Located firmly in the 21st century, Mr Arnander affirms that the success of a company today: “Does not derive from the authority of a few in formal leadership positions but relies on a flat approach where everyone takes responsibility, drives innovation and acts proactively”.
In other words, Mr Arnander says that the culture of the modern business becomes a driving force in its direction, and a determining factor in its success. We can hear clear echoes of the culture of Apple, which is often noted as more closely resembling a start-up than a multinational. With this in mind, in a flatter structure, leadership can be a quality held across the board, and not just the board of directors.
Breaking from the approach of more conventional personal development books, Mr Arnander structures his contribution to the genre through 100 ‘leadership concepts’. The main strength of this approach is its practicality. Broken down into one and two page chunks, Mr Arnander's concepts poke fun at the frequency of TLAs (three letter acronyms) in business speak with titles such as Control Upset Emails (CUE) or, Don’t do Lunch (DDL).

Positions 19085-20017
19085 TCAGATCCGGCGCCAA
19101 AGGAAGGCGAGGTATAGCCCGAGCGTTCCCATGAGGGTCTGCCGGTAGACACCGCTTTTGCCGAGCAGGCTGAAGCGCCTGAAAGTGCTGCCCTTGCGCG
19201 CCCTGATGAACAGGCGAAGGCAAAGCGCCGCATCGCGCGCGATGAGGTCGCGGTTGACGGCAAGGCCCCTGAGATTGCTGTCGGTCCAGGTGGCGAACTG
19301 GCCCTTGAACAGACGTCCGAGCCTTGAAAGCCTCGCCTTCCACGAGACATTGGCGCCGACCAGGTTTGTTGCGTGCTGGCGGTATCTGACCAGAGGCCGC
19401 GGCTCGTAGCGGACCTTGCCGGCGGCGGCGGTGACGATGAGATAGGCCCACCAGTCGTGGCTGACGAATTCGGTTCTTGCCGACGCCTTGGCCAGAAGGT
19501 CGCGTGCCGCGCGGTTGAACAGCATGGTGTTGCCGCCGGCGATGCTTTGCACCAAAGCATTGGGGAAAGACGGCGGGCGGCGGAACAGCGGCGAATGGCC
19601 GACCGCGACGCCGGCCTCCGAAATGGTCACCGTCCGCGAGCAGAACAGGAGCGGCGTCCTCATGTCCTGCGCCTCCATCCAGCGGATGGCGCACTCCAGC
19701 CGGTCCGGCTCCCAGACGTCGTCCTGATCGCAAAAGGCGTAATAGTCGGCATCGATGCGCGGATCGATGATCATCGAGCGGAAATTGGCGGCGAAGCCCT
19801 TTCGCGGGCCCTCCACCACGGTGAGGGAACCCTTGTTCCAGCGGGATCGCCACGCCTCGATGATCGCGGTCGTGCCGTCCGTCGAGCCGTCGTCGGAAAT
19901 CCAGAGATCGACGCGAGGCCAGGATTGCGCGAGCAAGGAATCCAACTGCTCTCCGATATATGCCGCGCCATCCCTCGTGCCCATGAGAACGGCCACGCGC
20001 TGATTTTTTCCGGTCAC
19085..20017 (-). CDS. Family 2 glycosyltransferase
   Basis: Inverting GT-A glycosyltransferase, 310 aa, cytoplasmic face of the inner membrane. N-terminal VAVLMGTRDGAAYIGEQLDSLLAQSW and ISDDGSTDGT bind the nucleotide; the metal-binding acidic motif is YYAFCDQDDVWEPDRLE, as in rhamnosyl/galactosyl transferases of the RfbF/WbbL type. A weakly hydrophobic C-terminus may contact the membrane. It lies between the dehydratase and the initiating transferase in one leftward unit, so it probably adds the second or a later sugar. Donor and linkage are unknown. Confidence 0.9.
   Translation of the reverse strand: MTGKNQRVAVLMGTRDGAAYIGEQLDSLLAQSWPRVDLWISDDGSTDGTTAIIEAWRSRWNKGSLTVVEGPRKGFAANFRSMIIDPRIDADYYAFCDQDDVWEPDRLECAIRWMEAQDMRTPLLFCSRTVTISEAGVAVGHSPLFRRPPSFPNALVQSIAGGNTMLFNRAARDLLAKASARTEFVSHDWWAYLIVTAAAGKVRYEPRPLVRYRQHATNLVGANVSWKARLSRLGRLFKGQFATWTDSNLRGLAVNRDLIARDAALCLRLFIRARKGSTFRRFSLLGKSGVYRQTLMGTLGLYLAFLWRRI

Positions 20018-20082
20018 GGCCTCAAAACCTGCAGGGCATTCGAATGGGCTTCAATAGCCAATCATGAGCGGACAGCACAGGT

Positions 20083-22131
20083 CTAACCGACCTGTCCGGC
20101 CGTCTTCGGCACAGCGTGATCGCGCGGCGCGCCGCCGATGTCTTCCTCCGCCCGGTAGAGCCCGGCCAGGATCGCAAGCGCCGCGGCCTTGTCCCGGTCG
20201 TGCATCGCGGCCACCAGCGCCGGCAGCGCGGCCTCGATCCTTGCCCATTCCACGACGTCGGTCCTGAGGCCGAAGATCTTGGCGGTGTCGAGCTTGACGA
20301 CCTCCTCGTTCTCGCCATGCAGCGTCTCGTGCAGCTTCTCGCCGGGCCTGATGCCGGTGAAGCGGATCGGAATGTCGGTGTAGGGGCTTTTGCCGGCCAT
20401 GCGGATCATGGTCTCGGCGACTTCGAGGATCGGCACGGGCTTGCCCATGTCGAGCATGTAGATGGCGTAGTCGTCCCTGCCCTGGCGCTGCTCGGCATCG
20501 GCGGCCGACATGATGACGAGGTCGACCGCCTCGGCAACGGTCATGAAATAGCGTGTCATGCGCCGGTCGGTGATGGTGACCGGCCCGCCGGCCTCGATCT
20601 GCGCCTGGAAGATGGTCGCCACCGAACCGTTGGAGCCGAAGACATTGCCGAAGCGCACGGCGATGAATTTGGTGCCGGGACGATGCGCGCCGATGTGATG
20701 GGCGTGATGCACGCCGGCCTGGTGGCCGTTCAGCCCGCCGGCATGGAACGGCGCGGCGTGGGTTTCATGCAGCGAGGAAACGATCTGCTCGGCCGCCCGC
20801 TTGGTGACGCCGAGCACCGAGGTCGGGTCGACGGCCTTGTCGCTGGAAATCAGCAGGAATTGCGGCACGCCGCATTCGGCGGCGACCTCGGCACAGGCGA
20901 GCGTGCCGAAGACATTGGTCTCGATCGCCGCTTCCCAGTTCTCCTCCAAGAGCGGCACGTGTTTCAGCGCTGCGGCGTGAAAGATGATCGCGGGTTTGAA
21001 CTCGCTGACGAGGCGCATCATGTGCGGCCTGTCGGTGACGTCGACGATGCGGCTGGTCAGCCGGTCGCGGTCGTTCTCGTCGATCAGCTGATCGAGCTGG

This is particularly refreshing as many ‘business Bibles’ suffer from delusions of grandeur before disappearing behind walls of abstract parables or neat, but hollow, maxims. By contrast, Mr Arnander offers compact, real life situations, examines likely responses, and attempts to recalibrate his reader’s choice of reaction to that of the leader.
To support some concepts, Mr Arnander provides case study overviews of actual businesses and leadership structures that have succeeded or failed – “Too many chefs? – Blackberry famously had two CEOs . . . they combined their expertise in sales and technology but failed to adapt to changes in the mobile market and were replaced with one CEO”. There are many instances where Mr Arnander’s applicability is reinforced and given substance by relevant examples.